When it comes to your baby sleeping well you are going to face many hurdles in keeping things on track. Milestones, teething, sleep regressions are only some of the factors involved in the first few years. As they develop their sleep needs to evolve and change and naps form a huge part of that.
In this article, we are going to look at how naps change and adjust over the first 3 years of your child’s life and importantly how to recognise when a change needs to be made in their napping routine to keep their sleep in check.
If you are experiencing some of the following factors in your child’s napping routine over the course of a few days then it may be time to look at making some adjustments;
There are age ranges that these transitions generally start to happen and it's important to watch out for them and be prepared for them so that you can stay on top of the healthy sleep that you have created;
At this stage, you should be seeing a patter of 3 naps a day for your little one. I recommend that the morning nap is the shortest nap of the day (45 minutes) and the 2nd nap is a long nap. This creates a balance that will take you long into the future of napping for your child. There is normally then the 3rd nap later in the afternoon that acts as a refresher before bedtime – this is a cat nap and should be approx 30-45 mins long & it is one that I support to be in the buggy out walking to get fresh air for all.
Within this age range, your child will start to resist that 3rd nap or start to resist bedtime after having the 3rd nap. This is a sign that adjustment is needed. Start to shave back that 3rd nap until you find the sweet spot or drop it totally and bring bedtime forward for a time until your child adjusts to the change.
You may also find that you need to give longer wake periods between naps in this age range to keep things balanced. A child of 6 months may only be able to stay awake for 2 hours between naps however a child of 9 months, who is sleeping well at night, may be able to stretch to 3 hours. If you start to see some of the factors listed above in your little ones napping routine then adjust things until you find the right balance.
By the end of this phase, your baby should be sleeping 2 naps a day – a morning nap of 45 minutes and a 2nd longer nap of up to 2 or 2.5 hours.
If you have maintained the recommended napping structure of one short nap in the morning and one long nap in the afternoon what you are probably going to see in this range is that your child starts to resist that 2nd nap or that it has to be pushed out and out for them to be tired enough to take it. This is a sign that you may need to start transitioning to 1 nap a day. It might be easier to simply allow your child to take one long nap in the morning but this is not supportive of their sleep phases and may result in an overtired little one by bedtime and perhaps some early morning waking could sneak in.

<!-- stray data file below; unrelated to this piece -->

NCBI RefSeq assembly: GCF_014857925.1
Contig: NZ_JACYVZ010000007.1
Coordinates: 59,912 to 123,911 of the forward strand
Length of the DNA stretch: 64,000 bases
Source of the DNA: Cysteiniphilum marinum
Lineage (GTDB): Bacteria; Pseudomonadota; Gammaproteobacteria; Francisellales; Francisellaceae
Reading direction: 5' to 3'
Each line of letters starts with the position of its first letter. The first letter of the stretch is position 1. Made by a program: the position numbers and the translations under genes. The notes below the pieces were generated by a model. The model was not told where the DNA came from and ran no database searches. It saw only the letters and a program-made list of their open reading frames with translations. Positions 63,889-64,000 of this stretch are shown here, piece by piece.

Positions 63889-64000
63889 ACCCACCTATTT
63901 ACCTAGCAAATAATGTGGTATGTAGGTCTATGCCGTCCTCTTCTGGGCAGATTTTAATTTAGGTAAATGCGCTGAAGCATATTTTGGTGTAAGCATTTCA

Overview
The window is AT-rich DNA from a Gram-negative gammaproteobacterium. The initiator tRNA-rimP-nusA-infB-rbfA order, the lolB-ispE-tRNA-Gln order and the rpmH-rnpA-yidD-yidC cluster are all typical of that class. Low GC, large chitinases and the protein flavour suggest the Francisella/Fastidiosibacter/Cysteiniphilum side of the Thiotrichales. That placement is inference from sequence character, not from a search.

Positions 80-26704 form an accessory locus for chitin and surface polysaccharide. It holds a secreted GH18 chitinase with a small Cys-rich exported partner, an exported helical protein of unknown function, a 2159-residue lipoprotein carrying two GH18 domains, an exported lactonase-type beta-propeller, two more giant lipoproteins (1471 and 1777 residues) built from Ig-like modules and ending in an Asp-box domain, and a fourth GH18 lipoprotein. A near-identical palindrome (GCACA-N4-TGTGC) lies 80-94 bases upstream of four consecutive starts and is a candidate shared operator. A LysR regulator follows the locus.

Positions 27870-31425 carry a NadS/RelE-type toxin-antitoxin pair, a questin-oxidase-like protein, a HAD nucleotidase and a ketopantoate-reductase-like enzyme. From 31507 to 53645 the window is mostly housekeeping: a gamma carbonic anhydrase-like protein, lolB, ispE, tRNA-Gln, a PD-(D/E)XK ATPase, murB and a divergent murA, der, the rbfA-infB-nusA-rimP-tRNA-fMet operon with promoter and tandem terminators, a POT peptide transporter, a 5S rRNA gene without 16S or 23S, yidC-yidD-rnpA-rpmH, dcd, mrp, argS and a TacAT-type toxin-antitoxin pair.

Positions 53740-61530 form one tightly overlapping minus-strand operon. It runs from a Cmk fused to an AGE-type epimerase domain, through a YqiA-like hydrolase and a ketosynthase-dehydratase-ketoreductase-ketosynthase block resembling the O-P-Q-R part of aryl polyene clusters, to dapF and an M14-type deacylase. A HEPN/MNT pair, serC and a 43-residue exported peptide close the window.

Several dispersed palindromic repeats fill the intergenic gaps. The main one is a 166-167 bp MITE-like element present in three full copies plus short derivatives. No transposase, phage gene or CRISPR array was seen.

As such I recommend that you shorten the morning nap by 10 minutes every 3 days until your little one is only having a quick 10-15 minute cat nap while simultaneously bringing the 2nd nap closer and closer to a 12-noon start. Once you have gotten to this then drop the first nap and try to move to one nap a day. This may mean that your 1 nap is a little earlier than 12 noon but allow your little one to sleep up for up to 2.5 hours to get the sleep they need. You may need to implement an early bedtime during this transition as it can take children a little while to get used to the change. I recommend that once you move to 1 nap a day you stick to it and resist having a flip flop between a 1 nap and a 2 nap schedule. It will take time for your child to adjust but it will come with consistency.
At this stage in the game, you should have that one nap a day down. However, in this age range, you are going to see some nap resistance going on. Your child will either no longer want to nap – the drive for sleep has dropped – or they will be resisting bedtime or waking early in the morning. These are all signs that their regular nap needs to be shortened or dropped.
This can be a hard stage for everyone however I combat this with early bedtimes. Don’t be afraid to put your tired child to bed a little earlier during this transition. It is not going to mean they wake up early – it will mean they will get the sleep they need but at night rather than during the day which then has a negative impact on their night's sleep.
Happy Sleeping Everyone!
Erica Hargaden is a certified Child Sleep Consultant, mum to 3 children and runs Babogue Paediatric Sleep Solutions to help bring the gift of sleep to as many families as possible. For more information check out her active Instagram @babogue_sleep or see www.babogue.ie, email firstname.lastname@example.org or call +353 86 8260887